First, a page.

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Barry J. Stiefel
2005-08-13, 13:53
FireWall-1 and DHCP



Background Information



DHCP supports three mechanisms for IP address allocation. In "automatic allocation", DHCP assigns a permanent IP address to a host. In "dynamic allocation", DHCP assigns an IP address to a host for a limited period of time (or until the host explicitly relinquishes the address). In "manual allocation", a host's IP address is assigned by the network administrator, and DHCP is used simply to convey the assigned address to the host. A particular network will use one or more of these mechanisms, depending on the policies of the network administrator.

Dynamic allocation is the only one of the three mechanisms that allows automatic reuse of an address that is no longer needed by the host to which it was assigned. Thus, dynamic allocation is particularly useful for assigning an address to a host that will be connected to the network only temporarily or for sharing a limited pool of IP addresses among a group of hosts that do not need permanent IP addresses. Dynamic allocation may also be a good choice for assigning an IP address to a new host being permanently connected to a network where IP addresses are sufficiently scarce that it is important to reclaim them when old hosts are retired. Manual allocation allows DHCP to be used to eliminate the error-prone process of manually configuring hosts with IP addresses in environments where (for whatever reasons) it is desirable to manage IP address assignment outside of the DHCP mechanisms.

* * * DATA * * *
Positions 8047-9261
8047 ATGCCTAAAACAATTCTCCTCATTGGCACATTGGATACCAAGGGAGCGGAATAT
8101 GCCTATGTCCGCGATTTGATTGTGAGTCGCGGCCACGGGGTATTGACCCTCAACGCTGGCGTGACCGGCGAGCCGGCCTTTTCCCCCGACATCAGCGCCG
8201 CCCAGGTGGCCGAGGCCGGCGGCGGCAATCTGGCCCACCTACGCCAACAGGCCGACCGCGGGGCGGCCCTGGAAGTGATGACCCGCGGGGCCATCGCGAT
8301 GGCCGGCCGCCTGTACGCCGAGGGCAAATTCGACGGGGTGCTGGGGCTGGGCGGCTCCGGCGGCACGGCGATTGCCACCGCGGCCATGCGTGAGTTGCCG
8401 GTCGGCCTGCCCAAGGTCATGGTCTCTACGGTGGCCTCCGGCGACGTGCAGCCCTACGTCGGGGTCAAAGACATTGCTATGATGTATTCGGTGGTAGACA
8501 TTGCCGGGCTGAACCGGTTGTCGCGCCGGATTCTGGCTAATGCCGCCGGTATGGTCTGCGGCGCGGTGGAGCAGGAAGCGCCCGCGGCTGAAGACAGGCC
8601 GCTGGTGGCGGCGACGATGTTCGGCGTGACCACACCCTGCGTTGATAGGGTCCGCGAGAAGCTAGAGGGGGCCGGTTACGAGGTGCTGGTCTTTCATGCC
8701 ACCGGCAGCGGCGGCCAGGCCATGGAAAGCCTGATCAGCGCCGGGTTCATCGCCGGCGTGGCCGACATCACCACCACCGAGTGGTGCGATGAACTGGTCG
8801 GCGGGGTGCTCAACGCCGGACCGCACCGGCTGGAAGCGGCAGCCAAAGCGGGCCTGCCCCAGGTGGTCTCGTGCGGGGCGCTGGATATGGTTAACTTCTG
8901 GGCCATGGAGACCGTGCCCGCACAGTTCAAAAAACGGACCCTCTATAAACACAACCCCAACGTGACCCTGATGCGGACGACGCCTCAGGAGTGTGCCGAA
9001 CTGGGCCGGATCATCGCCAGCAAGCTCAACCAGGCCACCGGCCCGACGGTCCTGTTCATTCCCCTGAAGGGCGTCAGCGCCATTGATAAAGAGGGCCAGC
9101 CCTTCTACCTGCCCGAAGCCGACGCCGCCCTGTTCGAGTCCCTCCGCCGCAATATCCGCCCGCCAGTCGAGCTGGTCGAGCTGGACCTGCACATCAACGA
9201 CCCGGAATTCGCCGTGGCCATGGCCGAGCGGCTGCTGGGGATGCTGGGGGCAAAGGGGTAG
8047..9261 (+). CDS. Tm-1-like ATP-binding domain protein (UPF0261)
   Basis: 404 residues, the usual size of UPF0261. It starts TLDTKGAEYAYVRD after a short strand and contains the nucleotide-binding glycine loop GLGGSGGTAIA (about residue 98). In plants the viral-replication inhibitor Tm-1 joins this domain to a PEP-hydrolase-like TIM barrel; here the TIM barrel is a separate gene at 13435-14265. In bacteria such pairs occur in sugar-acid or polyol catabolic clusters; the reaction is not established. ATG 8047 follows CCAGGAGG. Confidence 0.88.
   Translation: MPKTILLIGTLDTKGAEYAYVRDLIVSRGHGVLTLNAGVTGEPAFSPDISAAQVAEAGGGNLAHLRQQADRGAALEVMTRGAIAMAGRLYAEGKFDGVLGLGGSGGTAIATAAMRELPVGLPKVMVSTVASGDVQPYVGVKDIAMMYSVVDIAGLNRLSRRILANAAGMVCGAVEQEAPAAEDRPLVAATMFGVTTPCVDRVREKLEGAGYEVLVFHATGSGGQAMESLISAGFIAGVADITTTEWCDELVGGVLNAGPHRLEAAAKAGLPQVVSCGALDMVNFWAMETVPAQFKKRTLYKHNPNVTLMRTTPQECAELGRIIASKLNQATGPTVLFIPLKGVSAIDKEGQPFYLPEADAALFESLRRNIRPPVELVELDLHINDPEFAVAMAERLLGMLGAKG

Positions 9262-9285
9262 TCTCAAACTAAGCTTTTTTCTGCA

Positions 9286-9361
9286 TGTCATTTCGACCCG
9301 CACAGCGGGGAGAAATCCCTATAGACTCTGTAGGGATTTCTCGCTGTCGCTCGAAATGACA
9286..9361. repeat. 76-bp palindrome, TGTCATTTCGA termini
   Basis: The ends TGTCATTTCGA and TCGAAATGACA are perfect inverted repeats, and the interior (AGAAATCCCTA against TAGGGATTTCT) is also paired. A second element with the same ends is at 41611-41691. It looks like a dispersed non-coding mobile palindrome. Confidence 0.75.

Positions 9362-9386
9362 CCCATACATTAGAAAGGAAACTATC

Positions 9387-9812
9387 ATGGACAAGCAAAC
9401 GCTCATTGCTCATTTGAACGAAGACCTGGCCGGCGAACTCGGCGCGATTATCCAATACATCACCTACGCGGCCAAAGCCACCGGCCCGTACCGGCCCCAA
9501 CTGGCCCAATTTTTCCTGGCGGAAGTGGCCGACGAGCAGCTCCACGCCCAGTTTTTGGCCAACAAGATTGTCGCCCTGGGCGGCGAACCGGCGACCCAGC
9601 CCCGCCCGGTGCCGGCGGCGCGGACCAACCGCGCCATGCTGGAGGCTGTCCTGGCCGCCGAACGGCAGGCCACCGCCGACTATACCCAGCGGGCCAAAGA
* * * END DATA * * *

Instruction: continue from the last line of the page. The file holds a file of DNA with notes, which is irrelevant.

For more information, see RFC1531 (http://www.internic.net/rfc/rfc1531.txt).

So how does FireWall-1 interact with DHCP?



By default, FireWall-1 does not use any information provided by DHCP. The security policy enforced by FireWall-1 is static and it assumes network objects will have a static identity. If you use DHCP to provide users "static" IPs that don't change over a period of time, then FireWall-1 will work with that. If your entire DHCP range is dynamic (meaning machines get different IP addresses every time they load and/or they change frequently), you will only be able to enforce a security policy that applies to your entire DHCP range and not specific machines within it unless you are using MetaIP.

Can FireWall-1 Forward DHCP requests?



Forwarding is a function of the operating system, not FireWall-1. DHCP requests are "broadcast" in nature. As such, they are not usually forwarded. A DHCP "helper" application is needed to forward DHCP requests, which FireWall-1 does not include. IPSO contains a BOOTP/DHCP helper.

Can my firewall obtain it's IP from DHCP?



In NG, it is possible to create firewalls that obtain their IP from DHCP. A special kind of firewall object is needed to support dynamic addresses.

-- PhoneBoy (http://www.phoneboy.com/bin/view.pl/Main/PhoneBoy) - 10 Jan 2004

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